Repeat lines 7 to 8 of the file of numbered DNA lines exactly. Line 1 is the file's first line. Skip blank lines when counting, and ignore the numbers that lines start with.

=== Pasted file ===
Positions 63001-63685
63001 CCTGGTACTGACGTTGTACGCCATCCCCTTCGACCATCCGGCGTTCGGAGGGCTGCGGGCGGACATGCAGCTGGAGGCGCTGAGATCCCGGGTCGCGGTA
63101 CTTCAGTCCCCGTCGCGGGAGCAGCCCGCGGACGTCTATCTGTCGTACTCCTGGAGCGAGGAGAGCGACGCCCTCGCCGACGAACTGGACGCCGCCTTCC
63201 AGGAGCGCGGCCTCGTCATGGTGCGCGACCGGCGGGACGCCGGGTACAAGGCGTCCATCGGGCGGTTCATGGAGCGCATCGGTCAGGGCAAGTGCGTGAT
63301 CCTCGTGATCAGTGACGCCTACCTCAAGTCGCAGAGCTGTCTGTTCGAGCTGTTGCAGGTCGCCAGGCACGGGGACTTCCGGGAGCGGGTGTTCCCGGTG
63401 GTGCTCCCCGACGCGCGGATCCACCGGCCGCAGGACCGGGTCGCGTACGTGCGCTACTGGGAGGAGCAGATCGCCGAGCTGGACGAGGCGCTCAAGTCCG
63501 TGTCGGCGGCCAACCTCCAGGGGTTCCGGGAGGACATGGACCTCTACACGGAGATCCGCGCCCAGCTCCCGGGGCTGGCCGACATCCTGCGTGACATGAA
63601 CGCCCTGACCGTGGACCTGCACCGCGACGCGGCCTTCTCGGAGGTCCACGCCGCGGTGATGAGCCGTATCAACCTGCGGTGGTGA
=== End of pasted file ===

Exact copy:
63501 TGTCGGCGGCCAACCTCCAGGGGTTCCGGGAGGACATGGACCTCTACACGGAGATCCGCGCCCAGCTCCCGGGGCTGGCCGACATCCTGCGTGACATGAA
63601 CGCCCTGACCGTGGACCTGCACCGCGACGCGGCCTTCTCGGAGGTCCACGCCGCGGTGATGAGCCGTATCAACCTGCGGTGGTGA